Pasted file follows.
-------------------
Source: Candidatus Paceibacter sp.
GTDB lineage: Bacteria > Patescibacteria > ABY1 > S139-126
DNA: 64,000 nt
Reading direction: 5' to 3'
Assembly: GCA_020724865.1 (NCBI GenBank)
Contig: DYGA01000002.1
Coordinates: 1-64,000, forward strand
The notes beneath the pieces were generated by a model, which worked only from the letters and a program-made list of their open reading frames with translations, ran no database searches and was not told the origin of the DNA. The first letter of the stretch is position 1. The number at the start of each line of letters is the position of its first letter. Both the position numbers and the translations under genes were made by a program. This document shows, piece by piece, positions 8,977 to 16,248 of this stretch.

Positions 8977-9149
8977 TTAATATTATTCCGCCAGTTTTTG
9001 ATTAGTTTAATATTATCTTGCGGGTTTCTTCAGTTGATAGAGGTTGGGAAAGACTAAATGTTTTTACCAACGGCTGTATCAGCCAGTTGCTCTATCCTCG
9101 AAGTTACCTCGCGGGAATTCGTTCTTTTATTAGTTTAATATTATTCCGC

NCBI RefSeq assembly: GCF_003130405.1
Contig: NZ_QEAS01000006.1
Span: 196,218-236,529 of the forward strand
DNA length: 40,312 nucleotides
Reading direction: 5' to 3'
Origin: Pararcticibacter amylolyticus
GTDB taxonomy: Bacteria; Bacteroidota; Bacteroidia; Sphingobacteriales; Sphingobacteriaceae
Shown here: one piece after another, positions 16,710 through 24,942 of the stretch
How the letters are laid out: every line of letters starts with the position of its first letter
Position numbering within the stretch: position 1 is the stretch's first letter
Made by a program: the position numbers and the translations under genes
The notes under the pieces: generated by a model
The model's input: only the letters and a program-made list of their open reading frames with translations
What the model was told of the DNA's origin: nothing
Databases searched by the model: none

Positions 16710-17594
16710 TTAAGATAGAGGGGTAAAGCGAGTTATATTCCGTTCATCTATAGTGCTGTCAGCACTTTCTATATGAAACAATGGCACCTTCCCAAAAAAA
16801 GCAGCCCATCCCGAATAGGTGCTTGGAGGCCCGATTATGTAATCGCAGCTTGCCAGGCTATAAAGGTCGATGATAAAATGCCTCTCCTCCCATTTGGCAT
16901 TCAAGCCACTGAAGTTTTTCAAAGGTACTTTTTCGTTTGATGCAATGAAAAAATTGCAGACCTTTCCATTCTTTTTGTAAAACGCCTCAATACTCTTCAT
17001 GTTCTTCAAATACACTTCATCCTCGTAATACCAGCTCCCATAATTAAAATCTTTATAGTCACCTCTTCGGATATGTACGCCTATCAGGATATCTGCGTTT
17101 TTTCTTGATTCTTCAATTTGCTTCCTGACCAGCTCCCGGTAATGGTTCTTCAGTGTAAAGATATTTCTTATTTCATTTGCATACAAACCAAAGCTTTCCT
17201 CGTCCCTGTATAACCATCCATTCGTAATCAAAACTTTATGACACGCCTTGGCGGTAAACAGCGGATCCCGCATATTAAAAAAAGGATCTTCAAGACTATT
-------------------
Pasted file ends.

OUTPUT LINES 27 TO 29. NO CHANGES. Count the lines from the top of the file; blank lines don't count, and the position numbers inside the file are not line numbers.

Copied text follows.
Databases searched by the model: none

Positions 16710-17594
16710 TTAAGATAGAGGGGTAAAGCGAGTTATATTCCGTTCATCTATAGTGCTGTCAGCACTTTCTATATGAAACAATGGCACCTTCCCAAAAAAA